The National Environmental Policy Act was signed into law by President Nixon in 1969. The Act declares a national policy to "encourage productive and enjoyable harmony between man and his environment; to promote efforts which will prevent or eliminate damage to the environment and biosphere and stimulate the health and welfare of man; [and] to enrich the understanding of the ecological systems and natural resources important to the Nation...".
NEPA imposes no requirements on the public. Rather, it directs Federal agencies to "utilize a systematic, interdisciplinary approach ... in planning and decisionmaking which may have an impact on man's environment", to insure that "environmental amenities and values ... be given appropriate consideration in decisionmaking along with economic and technical considerations", and to "study, develop, and describe appropriate alternatives to recommended courses of action...". This mandate applies to all "Federal actions". As a result, NEPA affects virtually all decisions regarding the use of the public lands.
NEPA further requires that agencies prepare a "detailed statement" describing impacts, alternatives, adverse environmental effects, the relationship between short-term effects and long-term productivity, and any irreversible and irretrievable commitments, for any "major Federal action significantly affecting the quality of the human environment...". In this language arises the requirement for the "Environmental Impact Statement" (EIS).
The preparation of an EIS follows a highly formalized process , consisting of eight major steps:
Issue the Notice of Intent to prepare an EIS;
Conduct public and agency scoping of the issues and alternatives;
Prepare the interdisciplinary analysis of the issues and alternatives;
Issue the Draft EIS;
Conduct the public review and comment period;
Issue the Final EIS, which includes responses to comments;
Conduct another public review and comment period;
Issue the Record of Decision.
The public review and comment periods have mandated minimum lengths (which can be extended at the discretion of the official responsible for preparation of the EIS.) Additionally, the Federal agency cannot take action until at least 30 days after the publication of the Final EIS. Because of this, an EIS generally takes at least eight to twelve months to complete, and depending on the complexity of the issues and the analysis, may take considerably longer.
Some actions are almost always considered "significant" and the agency will generally proceed directly with the preparation of an EIS. However, in most cases the agency will prepare an Environmental Assessment (EA) to determine whether the proposed action may result in direct or indirect effects which could cause significant impacts, either considered individually or cumulatively with other actions which may be occurring in the area. There is no specified process for preparation of an EA, and the EA may be prepared in any format that is useful to the decision-maker, but must include a discussion of need for the action, alternatives, impacts of the proposed action and the alternatives, and a list of agencies and persons consulted. The need for formal public scoping and review is at the discretion of the responsible official, but the finished document must be made available to the public. If the results of the analysis in the EA indicate that the potential impacts of implementing the action could be "significant", an EIS must be prepared before the action may be authorized. If, in the judgment of the decision-maker, the action would not result in significant impacts, a Decision Record is issued, along with a Finding of No Significant Impact (FONSI).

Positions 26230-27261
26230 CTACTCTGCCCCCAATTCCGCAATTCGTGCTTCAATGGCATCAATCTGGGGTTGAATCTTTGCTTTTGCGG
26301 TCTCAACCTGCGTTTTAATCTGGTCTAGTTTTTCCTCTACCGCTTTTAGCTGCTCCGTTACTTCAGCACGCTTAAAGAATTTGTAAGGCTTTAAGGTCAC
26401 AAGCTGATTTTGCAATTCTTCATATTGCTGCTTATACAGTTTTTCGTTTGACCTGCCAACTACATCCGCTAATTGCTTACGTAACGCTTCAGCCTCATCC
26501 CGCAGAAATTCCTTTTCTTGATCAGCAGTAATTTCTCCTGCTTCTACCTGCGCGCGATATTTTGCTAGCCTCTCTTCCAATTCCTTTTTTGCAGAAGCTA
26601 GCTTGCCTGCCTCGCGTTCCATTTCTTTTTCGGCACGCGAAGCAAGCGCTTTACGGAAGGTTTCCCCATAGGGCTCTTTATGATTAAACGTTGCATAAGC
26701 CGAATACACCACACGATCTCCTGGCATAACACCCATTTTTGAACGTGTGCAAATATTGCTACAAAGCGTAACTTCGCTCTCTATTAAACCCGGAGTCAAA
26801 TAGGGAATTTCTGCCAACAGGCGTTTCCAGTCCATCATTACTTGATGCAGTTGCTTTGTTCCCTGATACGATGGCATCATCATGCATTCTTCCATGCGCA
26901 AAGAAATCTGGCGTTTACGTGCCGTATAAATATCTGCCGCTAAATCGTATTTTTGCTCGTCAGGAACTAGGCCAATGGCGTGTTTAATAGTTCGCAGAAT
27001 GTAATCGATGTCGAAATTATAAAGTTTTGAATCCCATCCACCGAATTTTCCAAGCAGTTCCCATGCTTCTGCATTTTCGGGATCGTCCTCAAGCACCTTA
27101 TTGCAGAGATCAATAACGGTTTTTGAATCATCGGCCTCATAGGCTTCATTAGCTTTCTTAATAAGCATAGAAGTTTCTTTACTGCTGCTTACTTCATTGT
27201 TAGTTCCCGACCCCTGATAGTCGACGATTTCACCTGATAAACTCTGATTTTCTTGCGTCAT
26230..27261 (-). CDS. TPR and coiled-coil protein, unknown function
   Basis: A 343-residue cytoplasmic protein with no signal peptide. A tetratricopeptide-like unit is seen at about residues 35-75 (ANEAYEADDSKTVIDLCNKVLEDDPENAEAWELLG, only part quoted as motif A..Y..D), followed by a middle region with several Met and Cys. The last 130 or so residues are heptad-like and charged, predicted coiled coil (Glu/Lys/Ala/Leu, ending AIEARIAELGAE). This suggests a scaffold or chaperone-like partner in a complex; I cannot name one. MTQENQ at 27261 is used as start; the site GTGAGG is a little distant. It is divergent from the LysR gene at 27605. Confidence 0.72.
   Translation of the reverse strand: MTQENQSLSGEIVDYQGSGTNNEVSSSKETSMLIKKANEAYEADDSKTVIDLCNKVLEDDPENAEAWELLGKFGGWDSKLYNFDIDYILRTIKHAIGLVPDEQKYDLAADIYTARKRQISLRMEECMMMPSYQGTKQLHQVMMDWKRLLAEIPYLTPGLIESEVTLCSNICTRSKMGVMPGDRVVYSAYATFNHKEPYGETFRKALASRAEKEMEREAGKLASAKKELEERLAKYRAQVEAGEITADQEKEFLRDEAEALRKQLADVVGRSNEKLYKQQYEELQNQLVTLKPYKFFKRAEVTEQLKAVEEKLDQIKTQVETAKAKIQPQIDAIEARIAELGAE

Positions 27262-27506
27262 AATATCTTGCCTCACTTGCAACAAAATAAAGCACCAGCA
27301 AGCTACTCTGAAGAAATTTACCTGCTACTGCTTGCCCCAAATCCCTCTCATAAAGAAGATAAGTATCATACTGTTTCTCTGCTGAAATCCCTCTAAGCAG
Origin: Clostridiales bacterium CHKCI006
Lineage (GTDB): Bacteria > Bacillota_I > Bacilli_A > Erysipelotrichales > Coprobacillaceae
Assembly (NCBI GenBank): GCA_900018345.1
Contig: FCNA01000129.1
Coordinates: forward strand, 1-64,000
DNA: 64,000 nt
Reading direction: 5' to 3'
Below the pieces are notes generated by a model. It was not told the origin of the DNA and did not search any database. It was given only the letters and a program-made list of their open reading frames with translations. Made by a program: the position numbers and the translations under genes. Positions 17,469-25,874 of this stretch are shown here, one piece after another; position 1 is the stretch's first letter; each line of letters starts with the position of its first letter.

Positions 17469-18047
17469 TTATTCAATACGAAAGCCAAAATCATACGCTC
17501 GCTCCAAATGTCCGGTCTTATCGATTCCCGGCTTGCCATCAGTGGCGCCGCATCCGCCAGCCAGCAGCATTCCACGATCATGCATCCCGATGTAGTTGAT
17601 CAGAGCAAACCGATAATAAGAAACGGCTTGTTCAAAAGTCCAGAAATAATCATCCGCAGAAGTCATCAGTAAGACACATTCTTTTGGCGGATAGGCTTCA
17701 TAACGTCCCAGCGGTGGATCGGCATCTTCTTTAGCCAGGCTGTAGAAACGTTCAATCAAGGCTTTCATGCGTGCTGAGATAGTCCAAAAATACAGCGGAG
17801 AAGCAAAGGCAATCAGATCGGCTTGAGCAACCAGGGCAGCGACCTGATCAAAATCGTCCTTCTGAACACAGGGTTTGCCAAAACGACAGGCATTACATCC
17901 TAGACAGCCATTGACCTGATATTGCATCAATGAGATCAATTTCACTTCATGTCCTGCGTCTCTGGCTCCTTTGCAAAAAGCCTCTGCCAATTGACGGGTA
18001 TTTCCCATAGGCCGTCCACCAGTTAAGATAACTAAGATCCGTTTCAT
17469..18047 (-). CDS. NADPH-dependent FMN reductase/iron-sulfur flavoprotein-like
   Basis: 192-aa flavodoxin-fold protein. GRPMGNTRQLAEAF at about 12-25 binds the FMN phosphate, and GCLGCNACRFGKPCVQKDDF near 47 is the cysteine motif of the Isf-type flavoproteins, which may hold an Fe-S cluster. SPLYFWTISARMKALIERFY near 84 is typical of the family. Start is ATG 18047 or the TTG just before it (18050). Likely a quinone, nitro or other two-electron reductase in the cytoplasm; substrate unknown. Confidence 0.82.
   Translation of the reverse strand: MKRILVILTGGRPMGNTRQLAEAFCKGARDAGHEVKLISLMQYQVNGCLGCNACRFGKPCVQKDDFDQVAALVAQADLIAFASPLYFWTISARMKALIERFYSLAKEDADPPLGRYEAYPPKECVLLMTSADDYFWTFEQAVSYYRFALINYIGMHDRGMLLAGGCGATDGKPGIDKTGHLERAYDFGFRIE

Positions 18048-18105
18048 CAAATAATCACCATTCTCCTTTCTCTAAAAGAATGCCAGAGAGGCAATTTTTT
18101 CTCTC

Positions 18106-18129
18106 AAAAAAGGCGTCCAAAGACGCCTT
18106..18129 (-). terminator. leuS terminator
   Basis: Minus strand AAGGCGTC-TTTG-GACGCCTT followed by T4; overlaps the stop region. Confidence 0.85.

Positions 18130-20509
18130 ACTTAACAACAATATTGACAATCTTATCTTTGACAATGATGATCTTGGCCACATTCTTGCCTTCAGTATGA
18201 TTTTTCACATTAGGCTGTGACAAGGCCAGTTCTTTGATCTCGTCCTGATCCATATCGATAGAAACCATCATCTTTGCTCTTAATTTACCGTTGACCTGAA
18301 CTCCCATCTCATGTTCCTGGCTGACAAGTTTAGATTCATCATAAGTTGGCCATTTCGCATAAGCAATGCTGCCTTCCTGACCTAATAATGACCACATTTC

Certain categories of actions may be determined by an agency (through a formal procedure) to have no significant impact on the human environment, either individually or cumulatively. These actions are said to be "Categorically Excluded" from the requirements of NEPA, and no EIS or EA is required. The decision-maker must still review the proposed action against certain tests of significance to ensure that it does not represent an exception to the category. In BLM, the results are recorded in a document known as a Categorical Exclusion Review (CX).
If a proposed action has been completely covered in a previous NEPA document, and there are no changed circumstances, the agency may rely on the previous document for NEPA compliance. In BLM, the decision that a previous NEPA document completely covers a proposed action is recorded in the Documentation of NEPA Adequacy (DNA).
The above information is taken from Title 43, Part 1500 of the Code of Federal Regulations and the Council on Environmental Quality's publication, "40 Most Asked Questions."